Dürkopp-Adler visit part 2 – from development to delivery

9. February 2015 — Leave a comment

In the first part we have seen how sewing machines are developed and how they get tested. After the official style and functional approval the next task is to produce the machines for the customers.

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Here we learned that especially in this field of machinery supply the regular production system is dominated by pull principles. Dürkopp-Adler works a lot for projects like setting up a complete new factory and as such produces the machines according to the customer’s needs. This reduces massively the inventory and working capital but is only doable when the processes are aligned. Speed in production needs modular design and a well structured supply chain. In the raw material warehouse they store more than 30000 different pieces and modules to be prepared for the various customer’s needs.

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Interesting to see that also here they borrowed some technics form the car industry. Many parts of the machines are delivered pre-made, some half-made, some arrive completely in single parts.

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In a single-piece-flow the machines are put together and are tested after the assembling. With this in mind why not have a closer look to your own production facilities next time you visit one? How do you produce? How do you organise your assembling and how do you make sure to have a proper quality check inside the production and not only after finishing ?

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Next was the department for electronics. Dürkopp-Adler produces a lot of their machine control systems by themselves because of various reasons. First up is the resilience and durability. These systems have to be sustainable and easy to use. Not many of us buy sewing machines and sign a 10 years contract for further maintenance. And not many shop floors have air-condition. So what they do is test the components in climatized ( high temp and humidity ) rooms and build them from very solid components.

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Finally after having passed more rooms, more departments and more interesting process steps we reached the show room of their various machinery offers. Again, we were thrilled by the variations of devices and needs. Starting from our own industries need with automated pocket machines, button hole machines and the twin setup for padded lapels together with Strobel, there were even more specialties.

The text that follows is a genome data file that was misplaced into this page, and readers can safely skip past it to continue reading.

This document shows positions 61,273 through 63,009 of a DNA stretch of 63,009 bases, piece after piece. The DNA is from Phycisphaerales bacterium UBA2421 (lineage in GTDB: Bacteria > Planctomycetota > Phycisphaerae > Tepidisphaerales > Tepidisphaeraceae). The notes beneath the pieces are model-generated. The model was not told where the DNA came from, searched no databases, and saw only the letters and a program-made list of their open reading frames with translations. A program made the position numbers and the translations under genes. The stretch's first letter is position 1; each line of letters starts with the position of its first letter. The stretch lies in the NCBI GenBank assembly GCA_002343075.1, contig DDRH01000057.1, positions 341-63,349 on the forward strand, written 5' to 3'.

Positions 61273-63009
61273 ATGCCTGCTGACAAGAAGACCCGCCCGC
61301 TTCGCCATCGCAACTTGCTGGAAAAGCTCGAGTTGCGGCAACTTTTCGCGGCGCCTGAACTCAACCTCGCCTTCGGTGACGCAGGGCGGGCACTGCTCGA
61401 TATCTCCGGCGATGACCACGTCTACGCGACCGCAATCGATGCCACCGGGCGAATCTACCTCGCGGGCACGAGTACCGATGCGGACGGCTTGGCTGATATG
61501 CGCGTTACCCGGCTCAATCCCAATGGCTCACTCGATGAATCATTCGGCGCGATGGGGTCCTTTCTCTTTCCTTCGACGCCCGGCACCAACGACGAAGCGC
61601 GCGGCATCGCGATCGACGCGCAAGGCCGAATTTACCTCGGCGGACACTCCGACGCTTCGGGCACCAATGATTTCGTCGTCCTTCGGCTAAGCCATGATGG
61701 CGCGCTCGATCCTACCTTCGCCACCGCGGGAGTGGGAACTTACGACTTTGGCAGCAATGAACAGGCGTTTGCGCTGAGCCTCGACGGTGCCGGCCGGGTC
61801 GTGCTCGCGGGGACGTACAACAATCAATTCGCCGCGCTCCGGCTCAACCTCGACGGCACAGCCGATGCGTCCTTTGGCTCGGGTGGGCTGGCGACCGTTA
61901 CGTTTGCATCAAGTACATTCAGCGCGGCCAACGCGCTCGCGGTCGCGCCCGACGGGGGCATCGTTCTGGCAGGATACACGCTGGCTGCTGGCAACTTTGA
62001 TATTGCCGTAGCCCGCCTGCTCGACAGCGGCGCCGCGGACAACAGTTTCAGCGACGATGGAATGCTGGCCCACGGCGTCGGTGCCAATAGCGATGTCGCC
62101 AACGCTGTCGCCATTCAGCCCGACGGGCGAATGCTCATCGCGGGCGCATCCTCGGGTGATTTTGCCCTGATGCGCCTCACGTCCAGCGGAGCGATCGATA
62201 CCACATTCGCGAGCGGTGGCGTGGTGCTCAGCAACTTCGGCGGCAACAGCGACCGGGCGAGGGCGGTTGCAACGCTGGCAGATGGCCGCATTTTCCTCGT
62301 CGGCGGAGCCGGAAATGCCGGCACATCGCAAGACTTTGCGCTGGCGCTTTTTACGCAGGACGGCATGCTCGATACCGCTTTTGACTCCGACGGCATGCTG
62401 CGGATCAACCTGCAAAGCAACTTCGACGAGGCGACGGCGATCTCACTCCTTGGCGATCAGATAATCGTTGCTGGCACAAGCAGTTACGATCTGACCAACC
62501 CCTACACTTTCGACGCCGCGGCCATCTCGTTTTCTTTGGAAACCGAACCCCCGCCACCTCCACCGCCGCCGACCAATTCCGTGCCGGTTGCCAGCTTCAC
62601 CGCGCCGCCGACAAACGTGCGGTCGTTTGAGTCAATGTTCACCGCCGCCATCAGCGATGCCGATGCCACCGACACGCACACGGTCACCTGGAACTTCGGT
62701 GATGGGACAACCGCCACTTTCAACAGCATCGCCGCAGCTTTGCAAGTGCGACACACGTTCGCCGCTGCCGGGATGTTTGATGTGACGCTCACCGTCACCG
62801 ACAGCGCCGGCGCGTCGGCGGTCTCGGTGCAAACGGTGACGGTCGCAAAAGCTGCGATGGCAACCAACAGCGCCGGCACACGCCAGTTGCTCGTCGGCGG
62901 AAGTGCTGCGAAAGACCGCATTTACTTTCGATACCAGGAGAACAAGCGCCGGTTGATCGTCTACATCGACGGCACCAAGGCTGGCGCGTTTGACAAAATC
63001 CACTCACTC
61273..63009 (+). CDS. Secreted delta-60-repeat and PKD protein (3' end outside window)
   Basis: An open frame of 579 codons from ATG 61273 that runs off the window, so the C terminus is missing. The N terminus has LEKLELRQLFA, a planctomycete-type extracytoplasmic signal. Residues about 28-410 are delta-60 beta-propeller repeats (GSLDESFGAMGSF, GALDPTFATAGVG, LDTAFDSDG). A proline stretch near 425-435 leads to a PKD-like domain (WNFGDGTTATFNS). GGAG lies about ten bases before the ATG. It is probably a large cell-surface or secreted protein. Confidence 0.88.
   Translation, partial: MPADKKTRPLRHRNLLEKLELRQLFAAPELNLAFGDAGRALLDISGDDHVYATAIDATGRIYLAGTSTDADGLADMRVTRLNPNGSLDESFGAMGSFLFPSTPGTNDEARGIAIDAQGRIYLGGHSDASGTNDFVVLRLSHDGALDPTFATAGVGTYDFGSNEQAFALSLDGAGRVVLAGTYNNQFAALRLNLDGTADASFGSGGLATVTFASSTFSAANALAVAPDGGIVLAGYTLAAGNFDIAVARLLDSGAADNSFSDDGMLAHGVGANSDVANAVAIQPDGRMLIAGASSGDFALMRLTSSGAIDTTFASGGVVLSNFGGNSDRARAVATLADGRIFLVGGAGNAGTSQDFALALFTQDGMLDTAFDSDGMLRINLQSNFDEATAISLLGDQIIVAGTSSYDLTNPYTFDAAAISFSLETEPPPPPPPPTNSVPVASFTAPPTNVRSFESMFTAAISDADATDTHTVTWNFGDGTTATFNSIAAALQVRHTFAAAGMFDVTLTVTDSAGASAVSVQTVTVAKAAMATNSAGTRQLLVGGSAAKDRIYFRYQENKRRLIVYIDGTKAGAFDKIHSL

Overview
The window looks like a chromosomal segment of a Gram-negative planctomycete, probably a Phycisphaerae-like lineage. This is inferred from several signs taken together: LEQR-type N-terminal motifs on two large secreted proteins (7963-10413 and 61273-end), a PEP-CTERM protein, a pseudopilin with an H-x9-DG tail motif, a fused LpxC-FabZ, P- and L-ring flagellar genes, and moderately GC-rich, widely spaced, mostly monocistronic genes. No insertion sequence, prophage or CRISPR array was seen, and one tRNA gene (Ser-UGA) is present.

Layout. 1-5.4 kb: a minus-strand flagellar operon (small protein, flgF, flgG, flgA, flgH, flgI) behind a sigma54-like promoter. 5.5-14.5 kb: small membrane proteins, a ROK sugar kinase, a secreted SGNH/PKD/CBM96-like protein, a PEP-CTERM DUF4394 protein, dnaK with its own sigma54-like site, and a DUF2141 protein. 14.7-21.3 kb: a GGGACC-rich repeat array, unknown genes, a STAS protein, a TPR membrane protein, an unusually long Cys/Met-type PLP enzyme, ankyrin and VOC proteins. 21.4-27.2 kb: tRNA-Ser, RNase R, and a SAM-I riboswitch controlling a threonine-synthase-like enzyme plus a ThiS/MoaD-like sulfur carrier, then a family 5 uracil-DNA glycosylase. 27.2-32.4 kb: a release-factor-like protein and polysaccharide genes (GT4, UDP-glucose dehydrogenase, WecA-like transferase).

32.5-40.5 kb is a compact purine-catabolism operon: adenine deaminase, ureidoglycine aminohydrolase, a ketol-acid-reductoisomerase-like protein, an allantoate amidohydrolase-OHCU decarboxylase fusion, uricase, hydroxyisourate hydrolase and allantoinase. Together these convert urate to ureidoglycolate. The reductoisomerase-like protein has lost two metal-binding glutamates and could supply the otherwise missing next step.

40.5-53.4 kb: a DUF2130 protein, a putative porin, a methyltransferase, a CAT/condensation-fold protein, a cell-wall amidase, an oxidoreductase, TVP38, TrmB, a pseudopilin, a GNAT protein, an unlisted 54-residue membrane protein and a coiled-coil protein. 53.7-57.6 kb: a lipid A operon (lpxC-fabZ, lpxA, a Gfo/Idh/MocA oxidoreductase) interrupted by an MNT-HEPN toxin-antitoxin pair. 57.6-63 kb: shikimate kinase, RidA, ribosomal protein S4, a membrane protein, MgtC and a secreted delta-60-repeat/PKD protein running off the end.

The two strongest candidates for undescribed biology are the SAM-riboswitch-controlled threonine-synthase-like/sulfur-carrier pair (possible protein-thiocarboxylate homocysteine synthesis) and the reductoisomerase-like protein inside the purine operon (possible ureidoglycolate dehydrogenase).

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A big and solid one was for the assembling of safety belts and lifter belts for bigger ships and vessels. Also impressive was the Needle – up to size 300. While we use normally 60 for womenswear over 80 – 100 for menswear until 110 -160 in jeanswear the amazing 300 was really heavy. Also the motor was quite strong and the machine would shiver when started. Not to mention about the belt itself and to hold and steer it during sewing 🙂

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Some other examples, it was endless and inspiring at the same time:

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Here are some ideas about car seating and a harness for paragliding.

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All in all it was a fantastic experience to see how much effort and innovation is behind “just a sewing machine company”. Not to mention about all the other services they offer but this here is not a marketing blog 🙂 and if you are more interested in the details I suggest to visit the TexProcess in Frankfurt in May and have a closer look and maybe walk through the halls with a little bit more respect or empathy than you would normally do – they all deserve it.

The overall topic of this years meeting of the IACDE  german chapter was “Reality check 3D” and we asked our CAD suppliers to develop in 3D the same prototype than we did in 2D and real prototyping. In was fascinating to see the results – more to come in further blogs…

stay tuned

br Josch

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